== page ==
Spinal Manipulation (High-Velocity Low-Amplitude Thrust). As Spine Health/Veritas reports, “The most frequently used chiropractic technique, spinal manipulation, is the traditional high-velocity low-amplitude (HVLA) thrust.” This manipulation, they also report, “often results in an audible ‘pop,’ as chiropractors use their hands to apply a controlled sudden force to a joint while the body is positioned in a specific way.”
While the ‘pop’ you may hear in this sort of adjustment shouldn’t be cause for concern—it’s gas being released by joints—a study in the American Journal of Medicine indicates that these manipulations are not risk-free. “Data from prospective studies suggest that minor, transient adverse events occur in approximately half of all patients receiving spinal manipulation,” they report—which, while “minor,” is a lot. Meanwhile, more serious injuries can occur, such as disk herniation, dislocated ribs (as in my case), blood flow issues and cauda equina syndrome—a rare condition, affecting the nerves in the lower spine, that requires urgent surgery. Notably, in 2016, the “Queen of Snapchat,” Playboy model Katie May, died from a stroke believed to be induced by a chiropractor’s neck manipulation—two years after the American Heart Association released a statement stating that getting your neck adjusted by a chiropractor or osteopathic doctor may be linked to an elevated risk for stroke.
On another note, while the use of HVLA has declined in recent years, the Journal of Bodywork and Movement Therapies contends that the risks of this technique—the same I recently received—“are low, provided patients are thoroughly assessed and treated by appropriately trained professionals.” When it works, this manipulation can produce positive, though short-term, outcomes for people with low back pain, The British Medical Journal reports, but WebMD warns that people who have “osteoporosis, spinal cord compression, or inflammatory arthritis, or who take blood-thinning medications, should not undergo spinal manipulation.”
Spinal Mobilization (Low-Force or Gentle Chiropractic Techniques). The aim of Spinal Mobilization mirrors HVLA—to restore and improve function—but it utilizes a slower, gentler approach. Chiropractors, or patients themselves, may choose to use this milder method for a number of reasons, including osteoporosis, bone pathology, obesity, and sensitive nervous systems.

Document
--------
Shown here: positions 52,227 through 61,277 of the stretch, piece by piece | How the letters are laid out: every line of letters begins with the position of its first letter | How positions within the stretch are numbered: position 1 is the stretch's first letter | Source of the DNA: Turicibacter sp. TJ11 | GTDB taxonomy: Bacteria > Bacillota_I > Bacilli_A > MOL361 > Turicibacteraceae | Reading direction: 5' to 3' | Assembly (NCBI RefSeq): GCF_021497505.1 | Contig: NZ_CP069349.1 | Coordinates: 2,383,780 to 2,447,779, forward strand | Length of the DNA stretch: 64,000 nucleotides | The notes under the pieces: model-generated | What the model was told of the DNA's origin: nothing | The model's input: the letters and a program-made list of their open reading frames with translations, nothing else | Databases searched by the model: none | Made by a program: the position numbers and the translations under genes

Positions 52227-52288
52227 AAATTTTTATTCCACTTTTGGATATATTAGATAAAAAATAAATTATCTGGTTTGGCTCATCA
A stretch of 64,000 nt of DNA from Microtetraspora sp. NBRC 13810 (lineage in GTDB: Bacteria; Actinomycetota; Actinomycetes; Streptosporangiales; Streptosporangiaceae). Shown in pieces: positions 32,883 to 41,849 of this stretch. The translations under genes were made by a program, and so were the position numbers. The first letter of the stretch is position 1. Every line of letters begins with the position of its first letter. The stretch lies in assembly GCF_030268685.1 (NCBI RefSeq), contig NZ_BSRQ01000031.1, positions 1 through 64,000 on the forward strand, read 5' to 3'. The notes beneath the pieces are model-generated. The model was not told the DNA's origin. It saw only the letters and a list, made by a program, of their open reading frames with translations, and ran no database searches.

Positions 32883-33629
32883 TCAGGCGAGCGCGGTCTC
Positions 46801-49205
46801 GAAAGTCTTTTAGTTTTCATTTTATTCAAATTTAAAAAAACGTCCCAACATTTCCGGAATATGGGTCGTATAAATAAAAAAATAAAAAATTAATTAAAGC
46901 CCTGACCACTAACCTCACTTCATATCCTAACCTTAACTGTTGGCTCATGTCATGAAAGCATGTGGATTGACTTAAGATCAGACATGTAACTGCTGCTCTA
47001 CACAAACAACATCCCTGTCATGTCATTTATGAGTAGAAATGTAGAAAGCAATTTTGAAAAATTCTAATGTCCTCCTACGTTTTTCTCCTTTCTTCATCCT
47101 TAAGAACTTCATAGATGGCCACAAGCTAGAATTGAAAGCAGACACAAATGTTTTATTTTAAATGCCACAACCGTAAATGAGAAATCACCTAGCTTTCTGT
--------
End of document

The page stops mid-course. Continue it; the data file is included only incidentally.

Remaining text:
Several techniques are called upon under this version of chiropractic therapy, but one of the most popular is what’s known as the activator method. Using a hand-held, spring-loaded, manual tool, which offers a low-force impulse, a chiropractor uses this technique to evaluate “leg length, perform muscle testing, and adjust the spine or extremity joints using the Activator tool,” says Steven Yeomans, DC, FACO. Several studies have shown enhanced range of motion after spinal mobilization, as well as improved sciatica, low back pain, and shoulder movement. What’s more, while this more moderate approach to treatment may result in tenderness and even some pain, it is overall safe, the National Institutes of Health reports.
What to Look for in a Chiropractor—and What to Do When You Enter Their Office
Don’t go with the first chiropractor in your area that pops up on a Google search. Rather, ask your primary care physician or naturopathic doctor for a referral, or ask a trusted loved one to recommend someone—the caveat being, of course, that every personality and body is different and you shouldn’t work with someone who feels intuitively wrong to you. Ensure they’re licensed, and have obtained a Doctor of Chiropractic degree from a Council on Chiropractic Education (CCE) accredited college. Find out how long they’ve been practicing, and learn whether they specialize in a certain field, such as sports medicine.